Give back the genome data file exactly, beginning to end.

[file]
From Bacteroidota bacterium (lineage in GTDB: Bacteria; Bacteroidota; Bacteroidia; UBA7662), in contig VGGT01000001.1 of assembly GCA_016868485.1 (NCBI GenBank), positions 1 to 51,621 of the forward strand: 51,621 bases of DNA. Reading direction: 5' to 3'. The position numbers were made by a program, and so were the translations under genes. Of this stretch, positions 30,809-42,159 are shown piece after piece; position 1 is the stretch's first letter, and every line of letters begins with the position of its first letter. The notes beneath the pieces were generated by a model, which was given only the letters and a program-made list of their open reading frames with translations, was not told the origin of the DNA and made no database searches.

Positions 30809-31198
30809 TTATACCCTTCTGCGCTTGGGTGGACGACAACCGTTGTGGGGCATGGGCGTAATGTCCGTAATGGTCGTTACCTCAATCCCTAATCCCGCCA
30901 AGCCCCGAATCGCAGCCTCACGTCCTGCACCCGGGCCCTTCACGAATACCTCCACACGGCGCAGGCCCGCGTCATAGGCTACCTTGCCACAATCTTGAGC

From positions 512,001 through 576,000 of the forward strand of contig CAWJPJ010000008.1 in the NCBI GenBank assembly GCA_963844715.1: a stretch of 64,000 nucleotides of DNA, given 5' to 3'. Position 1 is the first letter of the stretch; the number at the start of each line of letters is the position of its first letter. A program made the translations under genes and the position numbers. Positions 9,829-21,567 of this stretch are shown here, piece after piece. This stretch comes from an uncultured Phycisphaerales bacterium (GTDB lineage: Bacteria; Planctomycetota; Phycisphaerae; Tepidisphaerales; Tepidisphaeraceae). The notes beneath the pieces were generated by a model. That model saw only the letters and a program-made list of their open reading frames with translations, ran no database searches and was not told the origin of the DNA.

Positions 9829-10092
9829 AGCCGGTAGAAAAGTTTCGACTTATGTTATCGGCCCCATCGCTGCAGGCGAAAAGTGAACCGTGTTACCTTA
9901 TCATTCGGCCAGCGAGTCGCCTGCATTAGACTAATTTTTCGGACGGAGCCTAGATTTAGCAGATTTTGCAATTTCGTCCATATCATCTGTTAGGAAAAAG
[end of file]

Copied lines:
From Bacteroidota bacterium (lineage in GTDB: Bacteria; Bacteroidota; Bacteroidia; UBA7662), in contig VGGT01000001.1 of assembly GCA_016868485.1 (NCBI GenBank), positions 1 to 51,621 of the forward strand: 51,621 bases of DNA. Reading direction: 5' to 3'. The position numbers were made by a program, and so were the translations under genes. Of this stretch, positions 30,809-42,159 are shown piece after piece; position 1 is the stretch's first letter, and every line of letters begins with the position of its first letter. The notes beneath the pieces were generated by a model, which was given only the letters and a program-made list of their open reading frames with translations, was not told the origin of the DNA and made no database searches.

Positions 30809-31198
30809 TTATACCCTTCTGCGCTTGGGTGGACGACAACCGTTGTGGGGCATGGGCGTAATGTCCGTAATGGTCGTTACCTCAATCCCTAATCCCGCCA
30901 AGCCCCGAATCGCAGCCTCACGTCCTGCACCCGGGCCCTTCACGAATACCTCCACACGGCGCAGGCCCGCGTCATAGGCTACCTTGCCACAATCTTGAGC

From positions 512,001 through 576,000 of the forward strand of contig CAWJPJ010000008.1 in the NCBI GenBank assembly GCA_963844715.1: a stretch of 64,000 nucleotides of DNA, given 5' to 3'. Position 1 is the first letter of the stretch; the number at the start of each line of letters is the position of its first letter. A program made the translations under genes and the position numbers. Positions 9,829-21,567 of this stretch are shown here, piece after piece. This stretch comes from an uncultured Phycisphaerales bacterium (GTDB lineage: Bacteria; Planctomycetota; Phycisphaerae; Tepidisphaerales; Tepidisphaeraceae). The notes beneath the pieces were generated by a model. That model saw only the letters and a program-made list of their open reading frames with translations, ran no database searches and was not told the origin of the DNA.

Positions 9829-10092
9829 AGCCGGTAGAAAAGTTTCGACTTATGTTATCGGCCCCATCGCTGCAGGCGAAAAGTGAACCGTGTTACCTTA
9901 TCATTCGGCCAGCGAGTCGCCTGCATTAGACTAATTTTTCGGACGGAGCCTAGATTTAGCAGATTTTGCAATTTCGTCCATATCATCTGTTAGGAAAAAG